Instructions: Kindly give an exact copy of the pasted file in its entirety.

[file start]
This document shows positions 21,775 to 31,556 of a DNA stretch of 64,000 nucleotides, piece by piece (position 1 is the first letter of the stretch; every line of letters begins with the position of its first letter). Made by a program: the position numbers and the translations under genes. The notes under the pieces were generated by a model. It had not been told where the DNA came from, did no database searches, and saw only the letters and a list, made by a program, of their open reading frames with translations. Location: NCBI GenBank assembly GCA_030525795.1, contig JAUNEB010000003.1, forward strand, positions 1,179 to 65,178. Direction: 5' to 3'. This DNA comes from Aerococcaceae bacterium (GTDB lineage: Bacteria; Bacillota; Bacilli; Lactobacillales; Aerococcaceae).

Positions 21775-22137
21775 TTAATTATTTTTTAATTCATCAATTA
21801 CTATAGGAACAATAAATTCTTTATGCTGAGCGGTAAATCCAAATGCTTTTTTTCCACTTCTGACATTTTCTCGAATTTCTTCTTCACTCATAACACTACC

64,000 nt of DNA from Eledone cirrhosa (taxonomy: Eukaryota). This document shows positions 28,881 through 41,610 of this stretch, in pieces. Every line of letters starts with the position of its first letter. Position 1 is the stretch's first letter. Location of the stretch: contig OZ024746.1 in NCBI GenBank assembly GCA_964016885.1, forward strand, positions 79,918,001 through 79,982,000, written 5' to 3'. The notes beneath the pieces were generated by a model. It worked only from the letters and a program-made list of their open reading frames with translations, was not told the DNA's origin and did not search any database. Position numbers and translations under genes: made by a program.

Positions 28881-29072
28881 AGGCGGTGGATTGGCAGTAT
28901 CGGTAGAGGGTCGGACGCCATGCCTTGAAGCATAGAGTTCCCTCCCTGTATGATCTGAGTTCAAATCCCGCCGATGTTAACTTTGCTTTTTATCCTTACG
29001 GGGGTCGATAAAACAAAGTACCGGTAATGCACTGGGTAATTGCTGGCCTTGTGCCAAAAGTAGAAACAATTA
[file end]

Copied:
This document shows positions 21,775 to 31,556 of a DNA stretch of 64,000 nucleotides, piece by piece (position 1 is the first letter of the stretch; every line of letters begins with the position of its first letter). Made by a program: the position numbers and the translations under genes. The notes under the pieces were generated by a model. It had not been told where the DNA came from, did no database searches, and saw only the letters and a list, made by a program, of their open reading frames with translations. Location: NCBI GenBank assembly GCA_030525795.1, contig JAUNEB010000003.1, forward strand, positions 1,179 to 65,178. Direction: 5' to 3'. This DNA comes from Aerococcaceae bacterium (GTDB lineage: Bacteria; Bacillota; Bacilli; Lactobacillales; Aerococcaceae).

Positions 21775-22137
21775 TTAATTATTTTTTAATTCATCAATTA
21801 CTATAGGAACAATAAATTCTTTATGCTGAGCGGTAAATCCAAATGCTTTTTTTCCACTTCTGACATTTTCTCGAATTTCTTCTTCACTCATAACACTACC

64,000 nt of DNA from Eledone cirrhosa (taxonomy: Eukaryota). This document shows positions 28,881 through 41,610 of this stretch, in pieces. Every line of letters starts with the position of its first letter. Position 1 is the stretch's first letter. Location of the stretch: contig OZ024746.1 in NCBI GenBank assembly GCA_964016885.1, forward strand, positions 79,918,001 through 79,982,000, written 5' to 3'. The notes beneath the pieces were generated by a model. It worked only from the letters and a program-made list of their open reading frames with translations, was not told the DNA's origin and did not search any database. Position numbers and translations under genes: made by a program.

Positions 28881-29072
28881 AGGCGGTGGATTGGCAGTAT
28901 CGGTAGAGGGTCGGACGCCATGCCTTGAAGCATAGAGTTCCCTCCCTGTATGATCTGAGTTCAAATCCCGCCGATGTTAACTTTGCTTTTTATCCTTACG
29001 GGGGTCGATAAAACAAAGTACCGGTAATGCACTGGGTAATTGCTGGCCTTGTGCCAAAAGTAGAAACAATTA